Rising costs of judgments and settlements vex several U.S. cities, including Chicago, where they cost almost $200 million last year, more than double the $91 million spent in 2010, according to budget documents. In Los Angeles, such costs rose to almost $64 million in fiscal 2014, 30 percent more than in 2012. On Nov. 21, the Los Angeles Unified School District agreed to pay more than twice as much, $139 million, to settle sex- abuse claims involving 82 elementary school children.
In New York, the comptroller reported a backlog of claims totaling more than $1.14 trillion on June 30, for which the office estimates that the city will face a liability of $6.9 billion over the next several years.
“Unless we do something serious about claims against the city, the numbers are going to continue,” Stringer said.
This year, Stringer introduced a program called ClaimStat to track where and how lawsuits arise in each agency. It was modeled after the police department’s CompStat, which maps crimes by type, date and time of day.
While criminologists generally credit CompStat with helping to drive down crime more than 75 percent since 1993, it hasn’t stopped police-abuse claims from escalating. They amounted to $212 million in the city last year, up from $86 million in fiscal 2003.
A contrasting trend has emerged at the city’s Health and Hospitals Corp., where settlements and judgments for malpractice tumbled to $125 million last year, compared with $195 million in 2003, according to a study by the Citizens Budget Commission.
In that year, the city forced HHC to pay for those lawsuits out of its own budget, causing it to hire analysts who instituted a ClaimStat-like system to prevent infection and pharmacy errors, improve safety and maintain electronic medical records, the budget commission found.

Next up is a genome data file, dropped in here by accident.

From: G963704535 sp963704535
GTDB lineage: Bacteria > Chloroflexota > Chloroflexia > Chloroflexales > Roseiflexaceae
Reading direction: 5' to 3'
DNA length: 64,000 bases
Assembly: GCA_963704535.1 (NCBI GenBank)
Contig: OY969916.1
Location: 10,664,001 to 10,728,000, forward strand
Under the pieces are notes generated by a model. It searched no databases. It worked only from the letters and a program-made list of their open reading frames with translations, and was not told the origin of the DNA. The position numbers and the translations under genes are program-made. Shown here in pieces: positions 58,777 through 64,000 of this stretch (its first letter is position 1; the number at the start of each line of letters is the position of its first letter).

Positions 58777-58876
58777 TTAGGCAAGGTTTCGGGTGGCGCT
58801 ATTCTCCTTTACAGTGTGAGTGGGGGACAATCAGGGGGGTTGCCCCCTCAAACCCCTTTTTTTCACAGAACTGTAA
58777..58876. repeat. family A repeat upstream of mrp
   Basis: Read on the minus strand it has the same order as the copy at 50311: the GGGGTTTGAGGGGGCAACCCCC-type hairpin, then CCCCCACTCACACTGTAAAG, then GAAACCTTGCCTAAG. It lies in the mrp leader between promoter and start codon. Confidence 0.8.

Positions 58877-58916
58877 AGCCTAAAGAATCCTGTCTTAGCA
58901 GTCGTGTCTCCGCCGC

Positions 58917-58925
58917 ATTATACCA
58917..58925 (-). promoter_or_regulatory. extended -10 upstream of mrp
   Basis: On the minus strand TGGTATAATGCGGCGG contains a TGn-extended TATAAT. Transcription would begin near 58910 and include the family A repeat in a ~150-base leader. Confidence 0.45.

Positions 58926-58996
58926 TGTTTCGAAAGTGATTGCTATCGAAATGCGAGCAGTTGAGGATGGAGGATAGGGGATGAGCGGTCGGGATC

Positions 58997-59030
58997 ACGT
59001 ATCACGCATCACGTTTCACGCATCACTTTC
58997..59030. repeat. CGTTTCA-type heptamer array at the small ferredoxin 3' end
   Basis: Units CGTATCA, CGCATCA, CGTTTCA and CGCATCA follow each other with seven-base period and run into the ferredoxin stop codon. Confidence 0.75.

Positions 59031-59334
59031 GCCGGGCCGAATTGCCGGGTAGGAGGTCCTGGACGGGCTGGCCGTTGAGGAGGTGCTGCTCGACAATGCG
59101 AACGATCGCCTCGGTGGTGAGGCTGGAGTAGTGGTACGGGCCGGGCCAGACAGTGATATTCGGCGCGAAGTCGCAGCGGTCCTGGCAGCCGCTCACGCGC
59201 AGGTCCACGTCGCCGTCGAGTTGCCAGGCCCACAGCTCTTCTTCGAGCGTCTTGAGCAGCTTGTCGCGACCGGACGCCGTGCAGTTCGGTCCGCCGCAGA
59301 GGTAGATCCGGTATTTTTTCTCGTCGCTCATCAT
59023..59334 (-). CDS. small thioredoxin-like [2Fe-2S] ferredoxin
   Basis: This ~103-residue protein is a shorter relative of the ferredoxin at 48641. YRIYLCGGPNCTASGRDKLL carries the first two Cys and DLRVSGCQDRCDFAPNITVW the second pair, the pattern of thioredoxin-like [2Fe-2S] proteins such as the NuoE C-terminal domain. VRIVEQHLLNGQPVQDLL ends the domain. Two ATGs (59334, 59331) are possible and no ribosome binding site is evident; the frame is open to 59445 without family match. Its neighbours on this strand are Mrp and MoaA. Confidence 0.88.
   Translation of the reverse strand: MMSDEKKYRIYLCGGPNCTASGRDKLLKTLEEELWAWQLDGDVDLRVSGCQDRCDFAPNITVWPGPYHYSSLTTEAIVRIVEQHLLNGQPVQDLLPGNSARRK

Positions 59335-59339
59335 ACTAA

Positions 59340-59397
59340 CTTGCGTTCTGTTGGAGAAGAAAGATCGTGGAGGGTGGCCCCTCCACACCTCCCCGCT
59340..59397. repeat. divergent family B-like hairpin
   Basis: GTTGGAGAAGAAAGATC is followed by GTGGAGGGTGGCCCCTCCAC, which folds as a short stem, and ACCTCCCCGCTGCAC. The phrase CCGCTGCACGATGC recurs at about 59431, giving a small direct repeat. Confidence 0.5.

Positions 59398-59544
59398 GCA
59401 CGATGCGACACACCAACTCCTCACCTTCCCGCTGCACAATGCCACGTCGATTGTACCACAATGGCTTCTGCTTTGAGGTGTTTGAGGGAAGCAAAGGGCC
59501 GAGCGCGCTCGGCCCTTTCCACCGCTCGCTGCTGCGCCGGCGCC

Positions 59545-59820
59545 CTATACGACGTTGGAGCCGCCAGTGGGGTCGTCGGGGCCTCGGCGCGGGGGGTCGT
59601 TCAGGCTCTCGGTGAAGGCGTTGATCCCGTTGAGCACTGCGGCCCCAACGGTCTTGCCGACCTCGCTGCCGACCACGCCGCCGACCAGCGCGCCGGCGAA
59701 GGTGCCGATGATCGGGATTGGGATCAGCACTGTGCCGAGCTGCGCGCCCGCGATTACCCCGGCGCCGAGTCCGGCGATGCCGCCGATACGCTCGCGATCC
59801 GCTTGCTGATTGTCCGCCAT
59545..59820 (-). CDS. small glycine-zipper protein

If ClaimStat works, “it will provide a data point that can change agency policies and practices, so that if you find a lot of accidents from large garbage trucks on narrow streets, the Sanitation Department might want to change the size of its truck in those areas,” Stringer said. “Police precincts generating a lot of lawsuits may want to look into training and personnel issues.”
Stringer said he’s tried to save the city money by being more aggressive in offering settlements in personal-injury claims when his office receives a notice signaling an intention to sue — before a lawsuit has been filed. His office has paid out almost $44 million in 2,000 such claims so far this year, he said.
David Ranta was one of them. He served 23 years in prison for a murder he didn’t commit, and suffered a heart attack the day after he was released. His claim against the city, in advance of filing an actual lawsuit, demanded $150 million. In February, the comptroller’s office settled it for $6.4 million.
“The city wanted to avoid a huge judgment by a jury in court and my client wanted to take care of his family’s needs in a timely way,” said Pierre Sussman, Ranta’s lawyer. “It was in the city’s best interest and in my client’s best interest to settle the matter rather than wait five or 10 years for the case to go to trial.”
With assistance from James Nash in Los Angeles, Tim Jones in Chicago and Martin Z. Braun in New York.